SunTrust Banks (STI) on Tuesday said it will pay nearly $1 billion to settle charges brought by federal and state regulators related to an array of allegations tied to the bank’s mortgage business in the run up to the 2008 financial crisis.

In a statement, SunTrust said $500 million of the settlement will go towards consumer relief to homeowners hurt by mortgage abuses, and another $468 million will cover the penalty.

 “Like most major financial institutions, we are addressing issues related to mortgage matters stemming from the financial crisis and recession period,” SunTrust’s CEO William H. Rogers, Jr., said in the statement.

Atlanta-based SunTrust said the settlement will not force the bank to take an “incremental charge.”

The deal was reached with the Justice Department, the Department of Housing and Urban Development, the Consumer Financial Protection Bureau, and 49 state attorneys general and the District of Columbia’s attorney general.

SunTrust admitted that between January 2006 and March 2012, it originated and underwrote mortgages insured by the Federal Housing Administration that did not meet the agency’s requirements, the DOJ said in a statement.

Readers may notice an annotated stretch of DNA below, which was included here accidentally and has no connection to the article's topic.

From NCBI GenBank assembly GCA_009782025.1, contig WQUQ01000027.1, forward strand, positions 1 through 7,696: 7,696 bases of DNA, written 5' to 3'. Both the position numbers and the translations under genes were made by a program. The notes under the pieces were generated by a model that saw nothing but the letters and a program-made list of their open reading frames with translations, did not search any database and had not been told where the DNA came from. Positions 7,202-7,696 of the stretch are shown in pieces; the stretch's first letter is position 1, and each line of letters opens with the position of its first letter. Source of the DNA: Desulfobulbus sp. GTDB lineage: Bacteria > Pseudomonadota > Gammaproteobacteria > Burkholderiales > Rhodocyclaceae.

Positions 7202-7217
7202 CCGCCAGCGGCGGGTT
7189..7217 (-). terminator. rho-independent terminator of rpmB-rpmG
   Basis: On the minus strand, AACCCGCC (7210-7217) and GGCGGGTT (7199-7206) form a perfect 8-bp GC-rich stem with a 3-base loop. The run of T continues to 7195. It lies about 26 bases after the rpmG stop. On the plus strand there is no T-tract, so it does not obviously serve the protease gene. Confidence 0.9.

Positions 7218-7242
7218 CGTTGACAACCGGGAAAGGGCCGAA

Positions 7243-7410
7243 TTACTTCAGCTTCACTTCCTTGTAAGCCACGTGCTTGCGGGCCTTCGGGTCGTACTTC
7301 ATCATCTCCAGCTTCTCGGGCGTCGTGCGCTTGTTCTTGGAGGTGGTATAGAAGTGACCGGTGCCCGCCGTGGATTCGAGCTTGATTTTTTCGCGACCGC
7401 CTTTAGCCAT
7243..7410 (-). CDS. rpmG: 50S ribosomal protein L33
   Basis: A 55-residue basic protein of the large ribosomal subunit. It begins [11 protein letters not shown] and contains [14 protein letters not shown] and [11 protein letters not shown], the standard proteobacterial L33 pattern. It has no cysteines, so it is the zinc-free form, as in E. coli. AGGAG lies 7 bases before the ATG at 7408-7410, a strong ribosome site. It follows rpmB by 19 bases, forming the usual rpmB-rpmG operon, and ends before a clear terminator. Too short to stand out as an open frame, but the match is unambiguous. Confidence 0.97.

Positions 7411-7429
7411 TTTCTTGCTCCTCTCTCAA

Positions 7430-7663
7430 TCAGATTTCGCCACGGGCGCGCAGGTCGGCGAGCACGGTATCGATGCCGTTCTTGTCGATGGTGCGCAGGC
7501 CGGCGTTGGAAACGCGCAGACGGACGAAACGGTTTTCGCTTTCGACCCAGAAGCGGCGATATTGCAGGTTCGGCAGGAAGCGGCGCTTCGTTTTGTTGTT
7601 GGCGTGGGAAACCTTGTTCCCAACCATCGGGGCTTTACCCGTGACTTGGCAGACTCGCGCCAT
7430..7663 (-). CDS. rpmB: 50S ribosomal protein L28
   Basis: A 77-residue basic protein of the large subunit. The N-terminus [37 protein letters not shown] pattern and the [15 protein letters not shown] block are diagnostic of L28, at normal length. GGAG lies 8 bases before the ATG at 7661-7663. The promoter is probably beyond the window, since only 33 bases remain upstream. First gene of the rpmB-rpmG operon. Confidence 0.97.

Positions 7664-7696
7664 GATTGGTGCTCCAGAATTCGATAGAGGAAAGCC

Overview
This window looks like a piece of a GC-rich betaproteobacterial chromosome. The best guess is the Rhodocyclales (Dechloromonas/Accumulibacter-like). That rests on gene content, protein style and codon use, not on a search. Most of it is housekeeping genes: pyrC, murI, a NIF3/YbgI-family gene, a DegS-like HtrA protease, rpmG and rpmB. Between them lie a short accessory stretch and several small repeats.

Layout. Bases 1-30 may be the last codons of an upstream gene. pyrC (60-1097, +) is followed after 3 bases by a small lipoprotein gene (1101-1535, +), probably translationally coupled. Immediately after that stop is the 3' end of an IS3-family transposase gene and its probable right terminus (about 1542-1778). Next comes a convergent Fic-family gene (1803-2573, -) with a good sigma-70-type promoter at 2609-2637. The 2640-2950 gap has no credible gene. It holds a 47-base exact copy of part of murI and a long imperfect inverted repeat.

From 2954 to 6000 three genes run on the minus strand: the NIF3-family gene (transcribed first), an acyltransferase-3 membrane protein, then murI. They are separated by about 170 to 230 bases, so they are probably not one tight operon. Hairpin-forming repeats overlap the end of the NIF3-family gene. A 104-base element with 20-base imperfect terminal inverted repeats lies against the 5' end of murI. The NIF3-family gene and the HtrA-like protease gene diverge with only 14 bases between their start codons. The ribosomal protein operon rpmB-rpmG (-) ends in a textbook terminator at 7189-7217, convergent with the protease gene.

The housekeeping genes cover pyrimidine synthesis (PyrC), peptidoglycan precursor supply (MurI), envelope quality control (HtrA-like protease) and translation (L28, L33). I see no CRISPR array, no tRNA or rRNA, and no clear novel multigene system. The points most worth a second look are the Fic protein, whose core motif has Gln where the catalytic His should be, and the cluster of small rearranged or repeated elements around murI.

That means the government (taxpayers) we’re on the hook when the loans went bad.

“SunTrust’s irresponsible FHA lending practices caused grievous harm to homeowners and the housing market, as well as wasting hundreds of millions of dollars in taxpayer funds,” Assistant Attorney General for the Justice Department’s Civil Division Stuart F. Delery said in a statement.

In addition, SunTrust acknowledged that it failed to carry out an effective quality control program to identify non-compliant loans, and failed to self-report to HUD the defective loans it did identify. 

SunTrust also admitted that numerous audits and other documents disseminated to its management between 2009 and 2012 described significant flaws and inadequacies in SunTrust’s origination, underwriting, and quality control processes, and notified SunTrust management that as many as 50% or more of SunTrust’s FHA-insured mortgages did not comply with FHA requirements.

“SunTrust’s conduct is a prime example of the widespread underwriting failures that helped bring about the financial crisis,” Attorney General Eric Holder said in a statement.

The agreement announced Tuesday requires SunTrust to reform is mortgage operations, including how it services mortgage loans, handles foreclosures, and ensures the accuracy of information provided in federal bankruptcy court. 

The settlement, according to the DOJ, requires new servicing standards which will prevent past foreclosure abuses such as robo-signing, improper documentation and lost paperwork, and create dozens of new consumer protections. 

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